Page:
Smoke Taint

Appears in

Oxford Companion to Wine

Oxford Companion to Wine

By Jancis Robinson

Published 2006

  • About

smoke taint in grapes and wine has become an increasing problem in the 21st century as the incidence of bushfires or wildfires escalates in many wine regions that are experiencing hotter and drier periods due to climate change.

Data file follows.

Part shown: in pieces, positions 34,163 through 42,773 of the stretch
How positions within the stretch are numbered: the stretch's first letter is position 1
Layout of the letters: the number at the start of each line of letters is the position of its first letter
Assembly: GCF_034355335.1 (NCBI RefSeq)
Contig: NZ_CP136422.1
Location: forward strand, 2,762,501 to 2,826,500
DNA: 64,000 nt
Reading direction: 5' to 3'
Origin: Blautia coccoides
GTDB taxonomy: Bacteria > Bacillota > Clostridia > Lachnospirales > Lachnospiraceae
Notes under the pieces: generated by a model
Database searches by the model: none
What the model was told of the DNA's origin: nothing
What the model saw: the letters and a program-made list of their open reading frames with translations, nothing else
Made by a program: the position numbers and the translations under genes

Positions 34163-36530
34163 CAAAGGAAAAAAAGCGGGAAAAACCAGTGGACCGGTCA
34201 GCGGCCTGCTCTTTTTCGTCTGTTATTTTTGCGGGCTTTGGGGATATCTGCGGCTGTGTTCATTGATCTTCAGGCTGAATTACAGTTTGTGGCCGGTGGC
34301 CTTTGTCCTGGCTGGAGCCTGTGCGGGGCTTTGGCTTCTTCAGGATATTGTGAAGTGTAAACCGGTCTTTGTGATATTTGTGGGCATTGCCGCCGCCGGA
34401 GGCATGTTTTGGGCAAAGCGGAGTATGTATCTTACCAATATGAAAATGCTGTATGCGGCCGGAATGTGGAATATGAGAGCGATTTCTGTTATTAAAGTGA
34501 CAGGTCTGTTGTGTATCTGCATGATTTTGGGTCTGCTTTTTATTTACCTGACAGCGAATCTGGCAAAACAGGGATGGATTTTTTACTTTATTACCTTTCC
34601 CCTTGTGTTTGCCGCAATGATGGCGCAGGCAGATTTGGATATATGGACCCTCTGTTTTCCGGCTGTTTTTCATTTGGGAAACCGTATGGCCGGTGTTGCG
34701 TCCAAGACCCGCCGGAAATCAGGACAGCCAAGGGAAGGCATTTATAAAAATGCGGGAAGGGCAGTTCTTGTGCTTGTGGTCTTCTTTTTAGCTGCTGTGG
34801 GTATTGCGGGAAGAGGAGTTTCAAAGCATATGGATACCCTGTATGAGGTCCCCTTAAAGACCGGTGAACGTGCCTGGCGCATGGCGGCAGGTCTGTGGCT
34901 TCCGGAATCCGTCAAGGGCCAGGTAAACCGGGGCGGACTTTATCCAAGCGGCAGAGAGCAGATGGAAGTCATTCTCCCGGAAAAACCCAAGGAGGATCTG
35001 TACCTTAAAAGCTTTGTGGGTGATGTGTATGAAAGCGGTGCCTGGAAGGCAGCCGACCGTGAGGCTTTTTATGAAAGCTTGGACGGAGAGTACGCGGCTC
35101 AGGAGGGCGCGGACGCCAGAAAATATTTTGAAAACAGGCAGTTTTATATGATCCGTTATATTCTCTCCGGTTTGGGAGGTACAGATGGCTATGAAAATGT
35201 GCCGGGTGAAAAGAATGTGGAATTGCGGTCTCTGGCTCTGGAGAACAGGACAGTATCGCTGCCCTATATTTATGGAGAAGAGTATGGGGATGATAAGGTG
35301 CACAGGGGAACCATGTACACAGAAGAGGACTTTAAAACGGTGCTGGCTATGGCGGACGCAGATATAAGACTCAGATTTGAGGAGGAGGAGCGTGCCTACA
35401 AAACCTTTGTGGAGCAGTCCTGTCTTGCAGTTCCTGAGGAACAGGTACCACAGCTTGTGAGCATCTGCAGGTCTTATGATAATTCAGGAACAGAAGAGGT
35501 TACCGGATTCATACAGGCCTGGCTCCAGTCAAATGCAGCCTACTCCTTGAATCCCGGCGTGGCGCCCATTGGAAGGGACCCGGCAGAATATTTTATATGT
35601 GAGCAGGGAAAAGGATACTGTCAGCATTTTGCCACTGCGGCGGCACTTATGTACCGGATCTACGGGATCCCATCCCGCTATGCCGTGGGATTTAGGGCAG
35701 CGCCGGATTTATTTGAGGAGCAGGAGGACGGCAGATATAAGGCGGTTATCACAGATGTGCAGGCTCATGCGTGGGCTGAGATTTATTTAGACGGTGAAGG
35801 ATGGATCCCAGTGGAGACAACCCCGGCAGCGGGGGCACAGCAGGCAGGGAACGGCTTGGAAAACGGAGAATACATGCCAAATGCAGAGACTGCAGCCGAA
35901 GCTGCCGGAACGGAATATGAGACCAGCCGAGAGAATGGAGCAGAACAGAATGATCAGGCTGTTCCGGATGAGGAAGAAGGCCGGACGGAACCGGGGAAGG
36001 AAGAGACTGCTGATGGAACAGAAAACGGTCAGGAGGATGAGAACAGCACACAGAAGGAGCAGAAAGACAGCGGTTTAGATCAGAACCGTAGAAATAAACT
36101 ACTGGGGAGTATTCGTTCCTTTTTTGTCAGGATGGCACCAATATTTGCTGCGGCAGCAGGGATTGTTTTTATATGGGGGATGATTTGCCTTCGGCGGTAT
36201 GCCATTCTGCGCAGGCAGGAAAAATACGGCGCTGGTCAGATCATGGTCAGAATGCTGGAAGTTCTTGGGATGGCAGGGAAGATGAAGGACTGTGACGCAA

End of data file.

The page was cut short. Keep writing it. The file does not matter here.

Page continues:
Grapevines become increasingly sensitive to any atmospheric smoke during the growing season, with the likely uptake most marked from veraison onwards. Depending on the stage of grapevine development and the level and duration of smoke exposure, smoke-tainted wines can display an array of different sensorial attributes, variously described as ‘smoked meat’, ‘disinfectant’, ‘leather’, ‘burnt’, ‘smoky’, ‘salami’, ‘bacon’, ‘vinyl/plastic’, ‘medicinal/Bandaid’, ‘charry’, and ‘ashtray’.